FSA exemption plan challenged.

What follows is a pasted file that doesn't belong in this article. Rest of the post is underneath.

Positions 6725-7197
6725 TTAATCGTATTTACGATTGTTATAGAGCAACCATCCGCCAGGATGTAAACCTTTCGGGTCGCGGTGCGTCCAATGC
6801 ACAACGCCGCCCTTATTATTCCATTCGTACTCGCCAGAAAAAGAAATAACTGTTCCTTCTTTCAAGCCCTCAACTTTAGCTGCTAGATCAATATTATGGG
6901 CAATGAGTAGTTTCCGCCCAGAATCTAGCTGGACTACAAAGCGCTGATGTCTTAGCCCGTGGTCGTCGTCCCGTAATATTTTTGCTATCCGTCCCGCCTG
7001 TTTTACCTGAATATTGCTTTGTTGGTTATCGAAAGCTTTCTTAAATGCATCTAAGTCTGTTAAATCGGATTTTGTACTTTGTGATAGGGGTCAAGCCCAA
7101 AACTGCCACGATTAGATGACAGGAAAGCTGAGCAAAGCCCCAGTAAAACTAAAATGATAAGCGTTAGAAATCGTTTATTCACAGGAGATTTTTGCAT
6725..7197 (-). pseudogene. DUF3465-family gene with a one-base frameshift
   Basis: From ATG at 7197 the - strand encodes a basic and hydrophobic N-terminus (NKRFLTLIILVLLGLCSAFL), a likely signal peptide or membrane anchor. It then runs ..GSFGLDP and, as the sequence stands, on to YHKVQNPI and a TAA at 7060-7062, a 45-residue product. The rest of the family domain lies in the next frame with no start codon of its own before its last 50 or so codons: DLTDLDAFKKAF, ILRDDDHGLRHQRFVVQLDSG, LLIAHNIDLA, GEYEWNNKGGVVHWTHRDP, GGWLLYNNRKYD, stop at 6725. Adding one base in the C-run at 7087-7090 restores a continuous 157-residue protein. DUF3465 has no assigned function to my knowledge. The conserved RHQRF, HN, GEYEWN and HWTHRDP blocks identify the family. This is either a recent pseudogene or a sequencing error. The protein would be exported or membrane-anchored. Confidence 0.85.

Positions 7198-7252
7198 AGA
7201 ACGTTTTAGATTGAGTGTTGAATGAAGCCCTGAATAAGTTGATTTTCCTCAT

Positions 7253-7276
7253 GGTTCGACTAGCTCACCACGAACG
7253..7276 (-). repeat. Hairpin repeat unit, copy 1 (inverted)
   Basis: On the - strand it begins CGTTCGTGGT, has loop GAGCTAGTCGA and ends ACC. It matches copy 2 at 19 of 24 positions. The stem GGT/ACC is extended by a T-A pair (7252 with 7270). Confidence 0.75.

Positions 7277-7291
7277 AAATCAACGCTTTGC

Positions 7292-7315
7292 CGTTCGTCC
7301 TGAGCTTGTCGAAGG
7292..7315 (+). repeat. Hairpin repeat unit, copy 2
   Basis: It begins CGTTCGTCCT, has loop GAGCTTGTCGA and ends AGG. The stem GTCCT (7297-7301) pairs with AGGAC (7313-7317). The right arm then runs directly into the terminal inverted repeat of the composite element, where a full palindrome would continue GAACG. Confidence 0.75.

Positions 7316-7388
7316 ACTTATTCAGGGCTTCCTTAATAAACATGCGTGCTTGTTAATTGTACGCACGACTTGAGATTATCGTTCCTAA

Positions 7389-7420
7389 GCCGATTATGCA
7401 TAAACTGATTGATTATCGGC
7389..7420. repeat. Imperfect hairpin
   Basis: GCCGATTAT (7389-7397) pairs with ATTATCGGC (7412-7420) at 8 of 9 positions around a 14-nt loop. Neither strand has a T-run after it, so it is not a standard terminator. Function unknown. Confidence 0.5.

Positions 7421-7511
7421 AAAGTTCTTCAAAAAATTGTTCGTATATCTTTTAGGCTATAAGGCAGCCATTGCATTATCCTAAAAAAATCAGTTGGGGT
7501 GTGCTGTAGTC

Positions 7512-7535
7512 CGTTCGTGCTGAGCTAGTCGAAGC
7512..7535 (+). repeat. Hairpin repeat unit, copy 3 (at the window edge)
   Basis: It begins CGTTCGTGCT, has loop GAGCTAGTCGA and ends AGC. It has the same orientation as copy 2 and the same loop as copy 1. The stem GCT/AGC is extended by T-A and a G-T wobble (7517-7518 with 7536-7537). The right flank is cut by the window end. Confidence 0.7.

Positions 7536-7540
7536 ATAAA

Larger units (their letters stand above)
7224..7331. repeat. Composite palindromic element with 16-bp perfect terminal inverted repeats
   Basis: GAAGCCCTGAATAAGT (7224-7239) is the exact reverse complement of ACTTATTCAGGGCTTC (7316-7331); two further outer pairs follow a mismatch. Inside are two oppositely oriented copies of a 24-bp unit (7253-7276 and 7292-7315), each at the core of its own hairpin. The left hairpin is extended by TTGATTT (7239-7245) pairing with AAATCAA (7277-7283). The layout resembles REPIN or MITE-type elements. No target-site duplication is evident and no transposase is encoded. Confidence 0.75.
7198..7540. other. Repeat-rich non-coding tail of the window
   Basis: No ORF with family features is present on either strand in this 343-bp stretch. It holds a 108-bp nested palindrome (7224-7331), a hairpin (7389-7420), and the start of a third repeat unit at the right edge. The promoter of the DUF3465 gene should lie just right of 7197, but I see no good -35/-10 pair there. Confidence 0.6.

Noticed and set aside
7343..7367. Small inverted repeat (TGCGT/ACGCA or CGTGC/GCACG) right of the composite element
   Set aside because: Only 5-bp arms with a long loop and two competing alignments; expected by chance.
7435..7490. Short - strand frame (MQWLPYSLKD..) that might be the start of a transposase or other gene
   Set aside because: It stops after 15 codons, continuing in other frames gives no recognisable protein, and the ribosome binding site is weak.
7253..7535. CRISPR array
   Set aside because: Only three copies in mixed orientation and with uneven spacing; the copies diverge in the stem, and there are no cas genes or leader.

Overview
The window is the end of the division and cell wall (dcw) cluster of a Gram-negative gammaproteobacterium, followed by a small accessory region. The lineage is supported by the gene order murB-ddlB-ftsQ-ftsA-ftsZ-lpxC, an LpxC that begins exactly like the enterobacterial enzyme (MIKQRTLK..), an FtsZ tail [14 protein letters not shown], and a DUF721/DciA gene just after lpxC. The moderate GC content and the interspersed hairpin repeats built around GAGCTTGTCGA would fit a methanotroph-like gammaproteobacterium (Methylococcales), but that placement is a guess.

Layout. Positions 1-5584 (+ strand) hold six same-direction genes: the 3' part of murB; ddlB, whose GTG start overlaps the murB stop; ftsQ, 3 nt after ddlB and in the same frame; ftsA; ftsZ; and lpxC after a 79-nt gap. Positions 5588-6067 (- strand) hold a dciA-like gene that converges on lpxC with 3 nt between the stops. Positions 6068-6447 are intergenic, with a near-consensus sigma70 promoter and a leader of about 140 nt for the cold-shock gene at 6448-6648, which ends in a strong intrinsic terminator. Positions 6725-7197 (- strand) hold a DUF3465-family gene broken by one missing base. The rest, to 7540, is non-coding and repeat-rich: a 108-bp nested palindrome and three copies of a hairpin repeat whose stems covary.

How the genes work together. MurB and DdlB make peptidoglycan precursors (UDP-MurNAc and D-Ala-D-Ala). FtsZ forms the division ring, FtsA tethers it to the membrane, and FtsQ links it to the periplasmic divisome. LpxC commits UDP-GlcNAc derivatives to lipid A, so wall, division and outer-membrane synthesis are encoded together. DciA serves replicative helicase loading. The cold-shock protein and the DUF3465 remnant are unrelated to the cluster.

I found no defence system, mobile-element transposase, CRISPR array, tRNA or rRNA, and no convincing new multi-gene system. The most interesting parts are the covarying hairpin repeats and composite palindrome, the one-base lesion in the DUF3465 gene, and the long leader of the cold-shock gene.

Government plans to allow accountants and other professions limited exemption from direct supervision by the Financial Services Authority have been challenged in the Commons by the Tories. Tory spokesman Howard Flight was concerned that the line being drawn between occasional ancillary services for clients and the provision of financial services is not sufficiently clear. Firms engaging in the business of providing financial services will come directly under FSA regulation. Those who provide advice purely as part of accountancy services to clients will be subject to regulation through professional bodies. Flight said earlier he was worried that because the line had not been spelled out in sufficient detail, to be on the safe side for regulatory purposes more firms than necessary would apply to the FSA, swamping their machinery. The proposals were contained in six new clauses being debated in the Commons earlier this week among 114 pages of potential changes to the Financial Services Authority Bill, including 480 amendments – around 250 from the government – and 43 new clauses. Earlier it was made clear the government is considering statutory powers to make ex-gratia payments for those hit by misjudgements of the Financial Services Authority. Economic secretary Melanie Johnson said ministers are awaiting the conclusion of FSA consultations on arrangements for dealing with complaints against them. She was commenting on a Conservative proposal that the proposed independent complaints investigator should have the power to recommend the amount of ex-gratia payments to aggrieved parties. Shadow Chief Secretary and accountant MP David Heathcoat-Amory said he welcomed the decision to allow professional bodies to regulate accountants, provided the exemption was not so wide as to give unfair advantage compared with those subject to direct FSA regulation.